Climate change: sceptics, deniers and conspiracy theorists

An observation

Why is it that the climate-change sceptics, deniers and conspiracy theorists are so keen to question, critique and/or dismiss the "theory" of climate change BUT don't ever seem to have a problem with the theory of gravity? Or relativity? Or -- dare I say it -- evolution? Odd, isn't it?

On that note, let me draw your attention to a brilliant blog post on the Telegraph website from the wonderfully named Will Heaven, who begins:

Imagine a Premier League of cranks and conspiracy theorists. Who do you reckon would top it? It's a tough call. I think Holocaust deniers would lift the cup, with 9/11 truthers not far behind. But there's a new lot on the rise, recently promoted from Division One: global warming sceptics. Fuelled by the hype surrounding Climategate, those who believe that climate change has nothing to do with mankind's release of greenhouse gases into the atmosphere have had a storming week -- led, in case you hadn't noticed, by our very own James Delingpole.

Well, brilliant though he is, Delingpole's about as much of a scientist as he is the captain of the England rugby team.

Read the full post here.

Oh, and here's Hugo Rifkind in the Speccie hilariously dismissing the relevance of the "Climategate" controversy:

So some of them are crooks. It's like giving up on doctors because of Harold Shipman. I appreciate that you lot don't like to be called "climate-change deniers" because of the implied Holocaust equivalence but, melodramatic as it is, the comparison hasn't come from nowhere. You are the forces of anti-science, anti-reason and anti-fact. Your natural bedfellows are the 9/11 Truthers -- people who believe that the way to deal with something frightening which they don't understand is to recast it as part of a convoluted fantasy which they do. Go back a few hundred years, and it's people like you who would have cried "witch" and run for the kindling when the village crone predicted that bad things might happen if you shagged your sister.

Mehdi Hasan is a contributing writer for the New Statesman and the co-author of Ed: The Milibands and the Making of a Labour Leader. He was the New Statesman's senior editor (politics) from 2009-12.

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PMQs review: Theresa May shows how her confidence has grown

After her Brexit speech, the PM declared of Jeremy Corbyn: "I've got a plan - he doesn't have a clue". 

The woman derided as “Theresa Maybe” believes she has neutralised that charge. Following her Brexit speech, Theresa May cut a far more confident figure at today's PMQs. Jeremy Corbyn inevitably devoted all six of his questions to Europe but failed to land a definitive blow.

He began by denouncing May for “sidelining parliament” at the very moment the UK was supposedly reclaiming sovereignty (though he yesterday praised her for guaranteeing MPs would get a vote). “It’s not so much the Iron Lady as the irony lady,” he quipped. But May, who has sometimes faltered against Corbyn, had a ready retort. The Labour leader, she noted, had denounced the government for planning to leave the single market while simultaneously seeking “access” to it. Yet “access”, she went on, was precisely what Corbyn had demanded (seemingly having confused it with full membership). "I've got a plan - he doesn't have a clue,” she declared.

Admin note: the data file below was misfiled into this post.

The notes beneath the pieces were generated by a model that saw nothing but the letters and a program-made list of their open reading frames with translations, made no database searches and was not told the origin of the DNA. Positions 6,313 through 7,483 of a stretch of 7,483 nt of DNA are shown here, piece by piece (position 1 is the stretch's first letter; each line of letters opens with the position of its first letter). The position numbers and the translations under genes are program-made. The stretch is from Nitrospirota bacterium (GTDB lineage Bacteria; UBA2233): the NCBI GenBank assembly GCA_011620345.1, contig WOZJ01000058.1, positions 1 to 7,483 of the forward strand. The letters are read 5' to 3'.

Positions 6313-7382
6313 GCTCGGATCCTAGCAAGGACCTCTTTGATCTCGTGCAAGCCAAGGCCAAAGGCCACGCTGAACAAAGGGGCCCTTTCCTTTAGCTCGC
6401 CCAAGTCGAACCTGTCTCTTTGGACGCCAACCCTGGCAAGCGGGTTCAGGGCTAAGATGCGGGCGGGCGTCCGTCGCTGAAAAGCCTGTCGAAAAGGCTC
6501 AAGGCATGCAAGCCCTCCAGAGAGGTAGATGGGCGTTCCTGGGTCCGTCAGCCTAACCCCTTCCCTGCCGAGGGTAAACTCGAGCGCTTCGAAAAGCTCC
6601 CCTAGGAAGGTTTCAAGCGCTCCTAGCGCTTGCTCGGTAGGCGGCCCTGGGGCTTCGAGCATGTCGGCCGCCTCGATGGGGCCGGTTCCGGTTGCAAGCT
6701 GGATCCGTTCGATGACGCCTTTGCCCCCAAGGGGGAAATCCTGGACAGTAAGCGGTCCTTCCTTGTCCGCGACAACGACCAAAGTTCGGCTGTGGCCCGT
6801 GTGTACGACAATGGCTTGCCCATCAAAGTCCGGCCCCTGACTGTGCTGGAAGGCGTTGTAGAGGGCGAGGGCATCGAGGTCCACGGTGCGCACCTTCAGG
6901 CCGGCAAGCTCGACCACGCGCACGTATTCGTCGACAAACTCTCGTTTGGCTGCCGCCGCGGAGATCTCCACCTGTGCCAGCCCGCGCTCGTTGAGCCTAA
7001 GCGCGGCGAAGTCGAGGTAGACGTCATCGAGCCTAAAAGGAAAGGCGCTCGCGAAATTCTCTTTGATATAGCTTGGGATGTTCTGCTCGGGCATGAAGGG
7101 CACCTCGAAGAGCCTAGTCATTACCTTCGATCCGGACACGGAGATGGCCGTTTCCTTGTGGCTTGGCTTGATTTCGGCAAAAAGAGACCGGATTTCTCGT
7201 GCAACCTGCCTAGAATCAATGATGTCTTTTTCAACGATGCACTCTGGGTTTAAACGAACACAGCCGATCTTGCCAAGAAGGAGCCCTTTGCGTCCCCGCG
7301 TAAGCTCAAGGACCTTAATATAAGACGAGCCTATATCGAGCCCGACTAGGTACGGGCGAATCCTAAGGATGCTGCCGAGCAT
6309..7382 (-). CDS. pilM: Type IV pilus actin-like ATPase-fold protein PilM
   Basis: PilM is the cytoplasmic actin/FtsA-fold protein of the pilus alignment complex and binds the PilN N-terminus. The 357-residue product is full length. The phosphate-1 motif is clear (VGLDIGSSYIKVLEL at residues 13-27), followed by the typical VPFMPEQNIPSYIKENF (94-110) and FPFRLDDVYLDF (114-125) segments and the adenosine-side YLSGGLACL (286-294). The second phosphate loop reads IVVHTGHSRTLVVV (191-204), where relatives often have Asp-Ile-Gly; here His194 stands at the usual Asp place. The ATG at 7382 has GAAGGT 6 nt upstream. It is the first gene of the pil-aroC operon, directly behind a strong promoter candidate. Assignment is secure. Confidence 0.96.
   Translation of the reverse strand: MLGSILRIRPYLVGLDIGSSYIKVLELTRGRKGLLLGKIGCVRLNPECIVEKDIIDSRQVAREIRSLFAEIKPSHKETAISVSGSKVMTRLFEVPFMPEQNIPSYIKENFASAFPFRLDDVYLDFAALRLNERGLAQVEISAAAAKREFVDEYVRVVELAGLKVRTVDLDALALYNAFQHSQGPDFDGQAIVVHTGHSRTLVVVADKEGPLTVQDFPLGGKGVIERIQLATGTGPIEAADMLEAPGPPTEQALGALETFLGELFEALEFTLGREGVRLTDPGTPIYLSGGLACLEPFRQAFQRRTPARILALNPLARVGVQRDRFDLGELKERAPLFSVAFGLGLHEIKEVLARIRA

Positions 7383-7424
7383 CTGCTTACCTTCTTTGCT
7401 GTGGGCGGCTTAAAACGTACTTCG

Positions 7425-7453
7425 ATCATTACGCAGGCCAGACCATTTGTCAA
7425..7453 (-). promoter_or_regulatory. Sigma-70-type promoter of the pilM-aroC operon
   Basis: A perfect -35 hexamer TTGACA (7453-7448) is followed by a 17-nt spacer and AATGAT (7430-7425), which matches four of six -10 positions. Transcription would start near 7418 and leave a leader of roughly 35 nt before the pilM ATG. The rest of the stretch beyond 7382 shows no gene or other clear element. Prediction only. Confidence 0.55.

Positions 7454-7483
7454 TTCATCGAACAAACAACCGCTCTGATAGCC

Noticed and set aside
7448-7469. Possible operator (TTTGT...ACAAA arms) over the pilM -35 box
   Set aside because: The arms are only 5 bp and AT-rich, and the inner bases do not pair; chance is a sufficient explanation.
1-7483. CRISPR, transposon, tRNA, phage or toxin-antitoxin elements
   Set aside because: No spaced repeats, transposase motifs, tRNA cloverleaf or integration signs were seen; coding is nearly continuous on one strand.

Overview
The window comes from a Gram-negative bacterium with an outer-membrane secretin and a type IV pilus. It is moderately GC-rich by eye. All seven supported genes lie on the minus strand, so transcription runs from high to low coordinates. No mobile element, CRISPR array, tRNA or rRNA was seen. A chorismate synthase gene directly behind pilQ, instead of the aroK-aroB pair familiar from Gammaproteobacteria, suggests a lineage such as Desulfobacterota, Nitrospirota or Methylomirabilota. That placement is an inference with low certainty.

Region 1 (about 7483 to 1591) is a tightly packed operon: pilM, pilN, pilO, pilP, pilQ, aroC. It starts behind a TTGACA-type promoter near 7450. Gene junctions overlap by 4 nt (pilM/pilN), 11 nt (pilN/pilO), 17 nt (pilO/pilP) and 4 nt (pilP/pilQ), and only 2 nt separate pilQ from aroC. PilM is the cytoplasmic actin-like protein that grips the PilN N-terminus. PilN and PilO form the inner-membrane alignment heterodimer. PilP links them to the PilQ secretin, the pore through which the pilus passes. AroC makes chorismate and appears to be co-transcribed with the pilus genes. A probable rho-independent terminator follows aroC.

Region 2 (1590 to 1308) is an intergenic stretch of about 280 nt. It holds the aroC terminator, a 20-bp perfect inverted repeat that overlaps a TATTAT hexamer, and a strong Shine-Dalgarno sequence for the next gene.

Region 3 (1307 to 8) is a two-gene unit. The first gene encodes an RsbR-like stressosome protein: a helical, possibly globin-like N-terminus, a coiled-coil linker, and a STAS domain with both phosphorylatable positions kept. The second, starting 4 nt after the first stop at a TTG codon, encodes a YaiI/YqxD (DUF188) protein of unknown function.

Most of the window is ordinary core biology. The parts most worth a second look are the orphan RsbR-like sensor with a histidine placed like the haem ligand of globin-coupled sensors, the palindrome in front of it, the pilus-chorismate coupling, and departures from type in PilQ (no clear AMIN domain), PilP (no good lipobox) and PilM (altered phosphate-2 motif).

When Corbyn recalled May’s economic warnings during the referendum (“Does she now disagree with herself?”), the PM was able to reply: “I said if we voted to leave the EU the sky would not fall in and look at what has happened to our economic situation since we voted to leave the EU”.

Corbyn’s subsequent question on whether May would pay for single market access was less wounding than it might have been because she has consistently refused to rule out budget contributions (though yesterday emphasised that the days of “vast” payments were over).

When the Labour leader ended by rightly hailing the contribution immigrants made to public services (“The real pressure on public services comes from a government that slashed billions”), May took full opportunity of the chance to have the last word, launching a full-frontal attack on his leadership and a defence of hers. “There is indeed a difference - when I look at the issue of Brexit or any other issues like the NHS or social care, I consider the issue, I set out my plan and I stick to it. It's called leadership, he should try it some time.”

For May, life will soon get harder. Once Article 50 is triggered, it is the EU 27, not the UK, that will take back control (the withdrawal agreement must be approved by at least 72 per cent of member states). With MPs now guaranteed a vote on the final outcome, parliament will also reassert itself. But for now, May can reflect with satisfaction on her strengthened position.

George Eaton is political editor of the New Statesman.